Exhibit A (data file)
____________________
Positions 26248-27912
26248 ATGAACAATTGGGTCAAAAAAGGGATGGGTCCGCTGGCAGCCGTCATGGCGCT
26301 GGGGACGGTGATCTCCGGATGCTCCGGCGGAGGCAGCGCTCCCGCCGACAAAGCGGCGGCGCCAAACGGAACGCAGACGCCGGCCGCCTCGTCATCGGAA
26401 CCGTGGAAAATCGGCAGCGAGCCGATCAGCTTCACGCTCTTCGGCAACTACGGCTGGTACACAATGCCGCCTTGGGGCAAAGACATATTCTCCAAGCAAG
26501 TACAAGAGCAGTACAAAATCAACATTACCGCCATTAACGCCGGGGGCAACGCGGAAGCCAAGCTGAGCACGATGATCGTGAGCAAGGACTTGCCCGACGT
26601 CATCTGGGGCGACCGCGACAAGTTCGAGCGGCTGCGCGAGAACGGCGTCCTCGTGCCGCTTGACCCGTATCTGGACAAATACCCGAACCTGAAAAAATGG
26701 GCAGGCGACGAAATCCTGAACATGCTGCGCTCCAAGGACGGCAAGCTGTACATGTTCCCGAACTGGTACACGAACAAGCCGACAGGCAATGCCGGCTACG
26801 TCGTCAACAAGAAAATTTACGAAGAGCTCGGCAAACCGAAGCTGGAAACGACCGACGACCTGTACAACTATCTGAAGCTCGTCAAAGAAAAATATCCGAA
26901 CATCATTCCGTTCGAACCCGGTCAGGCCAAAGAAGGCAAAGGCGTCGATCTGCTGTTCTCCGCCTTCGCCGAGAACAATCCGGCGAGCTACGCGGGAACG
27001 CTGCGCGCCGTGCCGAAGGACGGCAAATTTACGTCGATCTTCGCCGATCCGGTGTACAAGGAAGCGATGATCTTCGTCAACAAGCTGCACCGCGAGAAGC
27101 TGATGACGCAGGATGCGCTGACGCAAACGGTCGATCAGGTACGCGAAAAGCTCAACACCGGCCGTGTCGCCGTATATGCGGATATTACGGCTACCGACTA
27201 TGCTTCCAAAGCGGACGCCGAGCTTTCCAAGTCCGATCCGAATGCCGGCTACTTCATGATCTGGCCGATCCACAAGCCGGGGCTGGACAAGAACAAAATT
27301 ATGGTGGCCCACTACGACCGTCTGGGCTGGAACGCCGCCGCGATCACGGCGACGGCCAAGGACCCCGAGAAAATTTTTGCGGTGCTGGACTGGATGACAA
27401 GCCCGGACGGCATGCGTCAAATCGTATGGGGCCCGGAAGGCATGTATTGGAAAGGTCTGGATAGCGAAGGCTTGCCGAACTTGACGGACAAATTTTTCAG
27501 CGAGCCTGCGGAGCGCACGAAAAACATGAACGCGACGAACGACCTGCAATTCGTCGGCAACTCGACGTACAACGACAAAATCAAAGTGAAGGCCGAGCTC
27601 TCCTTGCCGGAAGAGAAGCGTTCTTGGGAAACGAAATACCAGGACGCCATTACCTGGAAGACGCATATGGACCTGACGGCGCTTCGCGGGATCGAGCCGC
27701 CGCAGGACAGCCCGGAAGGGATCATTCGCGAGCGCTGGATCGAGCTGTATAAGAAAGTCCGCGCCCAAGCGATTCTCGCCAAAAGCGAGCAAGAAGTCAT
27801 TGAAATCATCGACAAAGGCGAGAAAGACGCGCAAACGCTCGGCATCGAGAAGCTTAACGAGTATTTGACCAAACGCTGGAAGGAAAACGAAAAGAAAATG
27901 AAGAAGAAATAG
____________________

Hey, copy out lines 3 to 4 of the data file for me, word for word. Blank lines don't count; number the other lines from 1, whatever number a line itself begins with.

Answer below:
26301 GGGGACGGTGATCTCCGGATGCTCCGGCGGAGGCAGCGCTCCCGCCGACAAAGCGGCGGCGCCAAACGGAACGCAGACGCCGGCCGCCTCGTCATCGGAA
26401 CCGTGGAAAATCGGCAGCGAGCCGATCAGCTTCACGCTCTTCGGCAACTACGGCTGGTACACAATGCCGCCTTGGGGCAAAGACATATTCTCCAAGCAAG